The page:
July 12, 2018

Hospital in China Gets Assistance From U.S. Nurse Leadership Program

DonaJayne Potts, Loma Linda University Health News

Two nurse leadership management residents saw firsthand how Loma Linda University Health has positively influenced the quality of patient care at partner site Sir Run Run Shaw Hospital (SRRSH) in Hangzhou, China.

In January 2018, Crystal Robinson and Silvi Cuizon, from the Seventh-day Adventist teaching hospital in Loma Linda, California, United States, traveled to SRRSH to assist in lectures and patient safety evaluations. The trip fulfilled an elective international rotation requirement for the Nurse Leadership Residency program.

Loma Linda’s Nurse Leadership Residency

Established in 2013, the Nurse Leadership Residency is a two-year program that equips bedside nurses with the knowledge and skills necessary to apply for careers in nurse leadership. Applicants must have a minimum of three years of acute-care nursing experience, a current Registered Nurse (RN) license, and be willing to enter into a graduate degree program. Benefits include a full-time salary, competitive health benefits, and education assistance.

Robinson and Cuizon are two of eight residents in the program’s third cohort. The pair was accompanied to China by Brenda Bruneau, assistant vice president for quality and patient safety at Loma Linda University Health.

Bruneau, an exemplar in quality and patient safety, has worked at the Loma Linda University Medical Center since 1990. An LLU nursing-school graduate, Bruneau spent 23 years of her career in intensive-care-unit (ICU) education and operations. She served as chief of quality and patient safety from 2013 to 2017 and last year was promoted to assistant vice president.

According to Bruneau, SRRSH became the first public hospital in China to receive Joint Commission International (JCI) accreditation, in 2006.

JCI is the oldest and largest standards-setting and accrediting body in the United States and worldwide. The accrediting body is the recognized leader in international health-care accreditation. It works with health organizations to achieve peak performance in patient care and to provide institutions that receive their survey certification with a global Seal of Approval.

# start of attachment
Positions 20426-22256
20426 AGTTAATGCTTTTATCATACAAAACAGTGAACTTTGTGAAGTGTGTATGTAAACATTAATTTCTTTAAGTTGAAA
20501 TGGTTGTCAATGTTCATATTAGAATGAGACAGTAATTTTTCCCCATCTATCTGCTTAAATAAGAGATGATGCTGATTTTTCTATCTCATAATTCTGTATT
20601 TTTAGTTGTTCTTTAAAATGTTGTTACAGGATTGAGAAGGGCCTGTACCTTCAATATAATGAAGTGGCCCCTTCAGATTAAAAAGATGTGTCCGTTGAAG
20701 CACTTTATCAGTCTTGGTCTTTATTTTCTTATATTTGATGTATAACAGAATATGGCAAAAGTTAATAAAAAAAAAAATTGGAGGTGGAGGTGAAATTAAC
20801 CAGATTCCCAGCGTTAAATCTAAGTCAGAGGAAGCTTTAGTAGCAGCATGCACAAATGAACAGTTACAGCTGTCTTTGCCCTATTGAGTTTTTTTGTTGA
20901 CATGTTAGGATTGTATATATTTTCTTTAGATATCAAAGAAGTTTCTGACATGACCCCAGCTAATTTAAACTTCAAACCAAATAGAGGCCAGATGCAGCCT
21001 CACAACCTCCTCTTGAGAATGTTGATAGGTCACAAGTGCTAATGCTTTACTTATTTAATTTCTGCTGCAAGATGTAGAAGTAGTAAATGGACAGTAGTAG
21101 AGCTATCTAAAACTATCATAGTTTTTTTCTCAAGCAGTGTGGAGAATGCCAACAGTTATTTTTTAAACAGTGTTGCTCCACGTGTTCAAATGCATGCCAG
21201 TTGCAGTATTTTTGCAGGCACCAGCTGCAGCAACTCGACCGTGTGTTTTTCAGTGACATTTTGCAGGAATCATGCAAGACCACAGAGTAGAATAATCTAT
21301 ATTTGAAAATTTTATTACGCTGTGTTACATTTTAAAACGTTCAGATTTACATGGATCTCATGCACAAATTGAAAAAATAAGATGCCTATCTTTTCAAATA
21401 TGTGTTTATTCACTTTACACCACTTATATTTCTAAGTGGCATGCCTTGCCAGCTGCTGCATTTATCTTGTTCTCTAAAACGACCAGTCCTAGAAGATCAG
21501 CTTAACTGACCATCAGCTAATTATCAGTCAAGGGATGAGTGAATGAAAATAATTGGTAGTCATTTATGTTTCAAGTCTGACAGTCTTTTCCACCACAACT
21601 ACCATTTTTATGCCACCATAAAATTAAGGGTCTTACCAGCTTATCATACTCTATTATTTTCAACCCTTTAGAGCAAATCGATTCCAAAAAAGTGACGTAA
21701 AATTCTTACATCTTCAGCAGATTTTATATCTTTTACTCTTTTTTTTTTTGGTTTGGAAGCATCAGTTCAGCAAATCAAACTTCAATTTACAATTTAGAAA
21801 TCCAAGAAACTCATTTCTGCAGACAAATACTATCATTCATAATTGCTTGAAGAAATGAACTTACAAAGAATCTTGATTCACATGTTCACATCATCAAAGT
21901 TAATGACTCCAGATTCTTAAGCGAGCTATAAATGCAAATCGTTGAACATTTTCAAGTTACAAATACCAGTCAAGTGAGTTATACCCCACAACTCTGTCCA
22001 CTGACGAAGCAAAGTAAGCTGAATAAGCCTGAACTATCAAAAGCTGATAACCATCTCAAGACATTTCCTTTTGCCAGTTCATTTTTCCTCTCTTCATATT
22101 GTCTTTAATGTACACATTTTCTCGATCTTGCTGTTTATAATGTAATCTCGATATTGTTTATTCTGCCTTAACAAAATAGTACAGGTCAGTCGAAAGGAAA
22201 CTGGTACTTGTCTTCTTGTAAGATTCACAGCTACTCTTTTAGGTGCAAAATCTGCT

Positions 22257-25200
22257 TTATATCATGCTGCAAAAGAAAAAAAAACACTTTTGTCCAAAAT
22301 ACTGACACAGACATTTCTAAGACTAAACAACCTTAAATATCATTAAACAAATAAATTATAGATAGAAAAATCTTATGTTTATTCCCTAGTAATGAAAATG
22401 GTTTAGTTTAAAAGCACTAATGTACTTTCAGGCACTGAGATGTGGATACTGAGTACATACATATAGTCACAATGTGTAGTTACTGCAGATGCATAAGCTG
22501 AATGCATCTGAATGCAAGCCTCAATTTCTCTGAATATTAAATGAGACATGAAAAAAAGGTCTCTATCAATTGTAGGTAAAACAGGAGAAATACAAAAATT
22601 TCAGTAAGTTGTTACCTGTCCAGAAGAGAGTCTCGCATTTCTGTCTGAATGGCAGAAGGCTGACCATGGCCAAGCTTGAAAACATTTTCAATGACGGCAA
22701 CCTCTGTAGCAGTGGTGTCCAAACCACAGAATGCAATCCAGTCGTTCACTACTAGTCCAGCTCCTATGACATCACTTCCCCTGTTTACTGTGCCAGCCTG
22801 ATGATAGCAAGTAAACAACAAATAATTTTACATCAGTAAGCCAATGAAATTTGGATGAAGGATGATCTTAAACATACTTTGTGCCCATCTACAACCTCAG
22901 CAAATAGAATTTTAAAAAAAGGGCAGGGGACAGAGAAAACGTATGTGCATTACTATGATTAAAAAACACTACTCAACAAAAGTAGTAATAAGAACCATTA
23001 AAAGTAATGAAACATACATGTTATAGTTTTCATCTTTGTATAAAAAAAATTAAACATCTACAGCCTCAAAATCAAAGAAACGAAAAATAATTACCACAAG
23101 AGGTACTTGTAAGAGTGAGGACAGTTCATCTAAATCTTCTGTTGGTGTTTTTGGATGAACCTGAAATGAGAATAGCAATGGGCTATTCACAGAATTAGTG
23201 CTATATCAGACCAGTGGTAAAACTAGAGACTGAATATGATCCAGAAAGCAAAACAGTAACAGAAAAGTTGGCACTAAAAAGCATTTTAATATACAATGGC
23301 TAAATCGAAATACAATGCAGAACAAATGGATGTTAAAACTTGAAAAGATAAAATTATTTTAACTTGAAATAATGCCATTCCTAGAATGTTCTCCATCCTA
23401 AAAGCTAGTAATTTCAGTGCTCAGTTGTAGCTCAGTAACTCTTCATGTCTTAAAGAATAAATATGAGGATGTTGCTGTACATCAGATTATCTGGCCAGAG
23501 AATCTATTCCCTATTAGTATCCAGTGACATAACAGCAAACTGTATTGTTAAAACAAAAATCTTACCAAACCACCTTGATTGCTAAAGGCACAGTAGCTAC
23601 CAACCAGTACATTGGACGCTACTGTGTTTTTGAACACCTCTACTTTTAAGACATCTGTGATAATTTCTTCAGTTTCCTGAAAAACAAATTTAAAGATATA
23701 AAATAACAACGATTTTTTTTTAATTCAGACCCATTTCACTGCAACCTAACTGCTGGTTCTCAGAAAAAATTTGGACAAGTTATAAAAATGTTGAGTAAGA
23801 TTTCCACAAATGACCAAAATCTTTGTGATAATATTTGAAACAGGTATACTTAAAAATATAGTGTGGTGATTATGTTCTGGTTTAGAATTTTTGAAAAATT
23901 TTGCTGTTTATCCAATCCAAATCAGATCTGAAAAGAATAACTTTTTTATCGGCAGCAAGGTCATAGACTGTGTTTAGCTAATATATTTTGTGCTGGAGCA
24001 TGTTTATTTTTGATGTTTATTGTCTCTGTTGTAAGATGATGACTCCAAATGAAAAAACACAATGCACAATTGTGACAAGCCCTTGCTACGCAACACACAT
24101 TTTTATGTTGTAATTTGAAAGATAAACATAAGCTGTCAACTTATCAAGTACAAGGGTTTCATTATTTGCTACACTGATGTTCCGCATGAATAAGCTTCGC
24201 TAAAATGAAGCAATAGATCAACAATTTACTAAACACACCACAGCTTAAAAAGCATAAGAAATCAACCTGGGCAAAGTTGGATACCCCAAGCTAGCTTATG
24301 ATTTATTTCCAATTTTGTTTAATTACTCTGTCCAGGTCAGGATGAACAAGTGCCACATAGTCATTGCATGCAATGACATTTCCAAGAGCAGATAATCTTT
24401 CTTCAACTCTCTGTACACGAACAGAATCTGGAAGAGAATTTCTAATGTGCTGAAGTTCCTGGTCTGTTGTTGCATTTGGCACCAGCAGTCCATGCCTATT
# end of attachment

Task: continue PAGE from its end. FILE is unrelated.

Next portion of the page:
A Flourishing, Fruit-Bearing Tree

To help SRRSH maintain “continual survey readiness,” the Global Health Institute at Loma Linda University Health recruited Bruneau as a quality assurance consultant—preparing the hospital in China for its fifth JCI accreditation.

Loma Linda University Health first became involved with the development of SRRSH more than 30 years ago, after philanthropist and businessman Sir Run Run Shaw asked the Seventh-day Adventist Church to partner with him to build and run a modern, western-influenced hospital. The hospital serves approximately 2.6 million patients annually and has two campuses: Qingchun and Xiasha. The health system has a total of 2,400 patient beds, 32 clinical specialties, 77 nursing units, and nine ancillary departments.

According to SRRSH vice president Limin Liu, Sir Run Run Shaw Hospital pioneered the Shaw Hospital Model, a unique approach to health care that combines Chinese cultural influences with western health-care management, education, and training principles.

“Loma Linda University Health is like a seed that has been planted in Chinese soil,” Liu said. “Consultations with LLUH are how we water our plant, and it continues to grow into a flourishing, fruit-bearing tree.”

Patients and Nurses Happier

While at SRRSH, Bruneau and the nurse leadership resident duo performed a series of mock “tracers,” which is the key survey assessment method used by JCI surveyors. Its purpose is to assess a health-care organization’s compliance with certification standards.

The LLUH volunteers identified key areas of practice improvement as well as several areas of exemplary practice and gave recommendations as to how to improve or maintain them.

Also, the residents reported that they saw a low nurse turnover rate at SRRSH. During one of their evaluation discussions, they had an opportunity to ask nurse leaders at the hospital as to why that might be.

Cuizon quoted a nurse manager as saying, “We are encouraged to practice Loma Linda University Health’s model of compassionate care, unlike other hospitals in our country. We take time to connect with patients and their families, and it makes a difference.

“Patients are happier, and so are our nurses.”